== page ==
This will make them even more dehydrated and it will be hard to replenish them when they are consistently vomiting out more than they take in.
BE PROACTIVE (THIS IS KEY)
It’s important to be proactive about having water accessible to your dogs. Keep multiple dog bowls around the house and in the yard. Most dogs are layered in coats of fur and dog hair which makes hot summertime days an extra risk of dehydration.
Use precaution by - don’t go on walks in the midday heat, try to keep the activities you do with them low-energy, and bring water for them everywhere you go. are perfect for this!
You can also , a great activity for hot days!
RECAP OF DOG DEHYDRATION
It’s important for puppy parents to be the ones that are diligent about precautions. Dogs can get caught up in having fun without even realizing that they are putting themselves at risk.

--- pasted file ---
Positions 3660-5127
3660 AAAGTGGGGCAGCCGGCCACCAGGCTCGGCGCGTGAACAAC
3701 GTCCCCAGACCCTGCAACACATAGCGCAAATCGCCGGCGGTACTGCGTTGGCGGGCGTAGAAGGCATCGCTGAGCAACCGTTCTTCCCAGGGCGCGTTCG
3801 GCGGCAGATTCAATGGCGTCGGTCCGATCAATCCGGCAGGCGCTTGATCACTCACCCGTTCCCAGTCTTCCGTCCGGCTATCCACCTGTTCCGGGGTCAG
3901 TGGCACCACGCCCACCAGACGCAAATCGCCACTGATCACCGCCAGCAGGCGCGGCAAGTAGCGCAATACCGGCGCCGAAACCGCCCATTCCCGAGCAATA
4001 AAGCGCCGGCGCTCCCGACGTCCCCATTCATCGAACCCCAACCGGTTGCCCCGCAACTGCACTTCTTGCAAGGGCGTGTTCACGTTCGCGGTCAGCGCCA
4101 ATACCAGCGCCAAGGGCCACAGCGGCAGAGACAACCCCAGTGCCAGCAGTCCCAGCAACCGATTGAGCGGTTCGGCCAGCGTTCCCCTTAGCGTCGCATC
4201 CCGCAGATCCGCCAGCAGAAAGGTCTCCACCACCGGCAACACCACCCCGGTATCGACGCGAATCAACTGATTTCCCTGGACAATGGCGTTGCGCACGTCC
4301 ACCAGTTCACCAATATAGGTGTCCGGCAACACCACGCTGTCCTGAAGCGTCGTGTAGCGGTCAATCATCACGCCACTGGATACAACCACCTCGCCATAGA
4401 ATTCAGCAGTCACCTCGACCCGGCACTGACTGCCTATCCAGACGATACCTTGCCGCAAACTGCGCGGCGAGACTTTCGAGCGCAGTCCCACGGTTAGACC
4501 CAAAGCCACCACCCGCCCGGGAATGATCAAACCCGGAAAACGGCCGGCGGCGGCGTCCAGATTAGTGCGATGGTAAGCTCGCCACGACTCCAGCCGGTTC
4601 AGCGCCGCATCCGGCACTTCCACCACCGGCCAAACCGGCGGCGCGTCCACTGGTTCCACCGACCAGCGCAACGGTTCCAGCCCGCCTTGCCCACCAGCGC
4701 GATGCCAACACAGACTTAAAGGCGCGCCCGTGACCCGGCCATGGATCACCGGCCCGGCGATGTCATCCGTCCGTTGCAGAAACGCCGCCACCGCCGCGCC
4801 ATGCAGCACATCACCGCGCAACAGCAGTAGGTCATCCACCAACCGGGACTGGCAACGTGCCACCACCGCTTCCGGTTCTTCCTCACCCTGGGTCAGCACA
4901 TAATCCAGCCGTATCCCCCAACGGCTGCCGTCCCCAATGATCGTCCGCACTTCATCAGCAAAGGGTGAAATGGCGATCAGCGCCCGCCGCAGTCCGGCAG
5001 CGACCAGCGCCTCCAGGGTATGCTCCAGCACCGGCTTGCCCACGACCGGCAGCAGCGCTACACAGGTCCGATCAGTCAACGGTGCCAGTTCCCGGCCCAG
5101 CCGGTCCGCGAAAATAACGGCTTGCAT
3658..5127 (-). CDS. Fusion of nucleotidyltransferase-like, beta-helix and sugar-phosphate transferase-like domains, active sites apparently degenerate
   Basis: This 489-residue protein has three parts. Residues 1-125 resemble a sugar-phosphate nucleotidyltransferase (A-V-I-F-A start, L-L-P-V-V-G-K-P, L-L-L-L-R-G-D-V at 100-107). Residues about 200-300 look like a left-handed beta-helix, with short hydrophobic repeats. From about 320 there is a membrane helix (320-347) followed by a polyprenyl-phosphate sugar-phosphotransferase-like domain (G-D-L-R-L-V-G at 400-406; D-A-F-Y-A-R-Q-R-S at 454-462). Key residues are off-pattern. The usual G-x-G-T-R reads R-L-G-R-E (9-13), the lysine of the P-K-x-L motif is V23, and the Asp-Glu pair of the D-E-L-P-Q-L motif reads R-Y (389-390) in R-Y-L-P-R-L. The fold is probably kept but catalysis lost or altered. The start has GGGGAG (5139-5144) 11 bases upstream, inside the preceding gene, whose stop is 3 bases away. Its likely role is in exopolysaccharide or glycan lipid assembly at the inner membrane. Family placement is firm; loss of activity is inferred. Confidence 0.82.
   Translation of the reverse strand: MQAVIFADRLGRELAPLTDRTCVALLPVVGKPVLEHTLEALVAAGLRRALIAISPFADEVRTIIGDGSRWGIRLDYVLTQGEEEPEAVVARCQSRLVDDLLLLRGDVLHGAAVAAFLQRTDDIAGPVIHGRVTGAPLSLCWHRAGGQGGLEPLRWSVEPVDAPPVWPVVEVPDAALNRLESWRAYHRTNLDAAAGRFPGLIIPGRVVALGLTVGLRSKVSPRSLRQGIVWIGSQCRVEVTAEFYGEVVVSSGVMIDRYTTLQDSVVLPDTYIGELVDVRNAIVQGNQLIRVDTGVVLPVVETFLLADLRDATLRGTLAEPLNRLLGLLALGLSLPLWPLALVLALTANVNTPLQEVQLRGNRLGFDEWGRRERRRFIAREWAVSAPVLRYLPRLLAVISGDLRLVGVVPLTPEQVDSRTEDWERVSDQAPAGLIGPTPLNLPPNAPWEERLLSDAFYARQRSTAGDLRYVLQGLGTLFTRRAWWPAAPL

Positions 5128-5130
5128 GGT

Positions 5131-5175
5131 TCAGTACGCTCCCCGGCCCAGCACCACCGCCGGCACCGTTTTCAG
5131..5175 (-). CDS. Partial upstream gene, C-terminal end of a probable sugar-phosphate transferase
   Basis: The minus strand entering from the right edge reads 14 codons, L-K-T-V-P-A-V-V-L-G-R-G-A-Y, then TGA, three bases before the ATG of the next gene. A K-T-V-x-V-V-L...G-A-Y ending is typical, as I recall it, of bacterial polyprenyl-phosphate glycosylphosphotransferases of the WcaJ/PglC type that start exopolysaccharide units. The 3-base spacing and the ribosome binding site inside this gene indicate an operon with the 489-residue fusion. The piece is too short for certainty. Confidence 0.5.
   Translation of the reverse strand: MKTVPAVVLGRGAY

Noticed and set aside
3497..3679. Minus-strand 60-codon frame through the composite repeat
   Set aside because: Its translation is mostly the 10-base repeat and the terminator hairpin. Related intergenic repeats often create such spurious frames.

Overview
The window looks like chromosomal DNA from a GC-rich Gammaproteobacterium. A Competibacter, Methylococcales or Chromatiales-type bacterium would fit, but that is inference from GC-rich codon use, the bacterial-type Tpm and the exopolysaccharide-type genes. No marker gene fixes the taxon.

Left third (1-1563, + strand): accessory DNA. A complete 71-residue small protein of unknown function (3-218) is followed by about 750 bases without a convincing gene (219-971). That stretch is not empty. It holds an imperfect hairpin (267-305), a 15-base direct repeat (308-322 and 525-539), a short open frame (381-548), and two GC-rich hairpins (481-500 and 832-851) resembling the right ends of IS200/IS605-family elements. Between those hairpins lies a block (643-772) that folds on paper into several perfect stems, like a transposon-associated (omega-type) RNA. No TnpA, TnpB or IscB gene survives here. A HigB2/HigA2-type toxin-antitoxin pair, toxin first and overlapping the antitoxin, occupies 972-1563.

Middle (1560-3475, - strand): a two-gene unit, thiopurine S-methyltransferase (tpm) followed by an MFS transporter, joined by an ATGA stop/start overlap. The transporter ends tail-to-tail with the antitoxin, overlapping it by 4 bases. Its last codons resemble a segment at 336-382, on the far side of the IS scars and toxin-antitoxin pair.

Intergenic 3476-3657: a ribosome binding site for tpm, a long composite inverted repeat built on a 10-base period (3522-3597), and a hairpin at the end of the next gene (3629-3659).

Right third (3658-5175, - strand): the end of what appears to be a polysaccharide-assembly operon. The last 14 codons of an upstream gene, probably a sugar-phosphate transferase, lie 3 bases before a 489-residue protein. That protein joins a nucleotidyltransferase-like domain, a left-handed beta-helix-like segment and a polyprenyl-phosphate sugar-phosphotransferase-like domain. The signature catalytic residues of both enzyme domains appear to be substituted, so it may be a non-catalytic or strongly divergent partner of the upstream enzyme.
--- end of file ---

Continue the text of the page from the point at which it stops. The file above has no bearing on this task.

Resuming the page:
Some dogs don’t even think about water and only drink it when they see it. These dogs are not actively seeking it even though they may be visibly tired and thirsty.
Did you know? Some dogs naturally avoid stagnant water because in the wild stagnant water can be infested with bacteria, and running water like streams and rivers is more appealing.
As a recap, here are some common signs of dehydration in dogs:
- Heavy and excessive panting, especially when not exerting a lot of effort/energy
- Dry nose
- Loss of appetite
- Dry, sticky gums
- No skin elasticity
If you suspect your dog may be dehydrated, work on slowly cooling them down and getting them to drink a little water. Immediately contact your vet for what you should do next!
While we hope you never have to worry about this, be sure to make note of these symptoms so you can
What're your favorite to do with your dog? Tell us in the comments!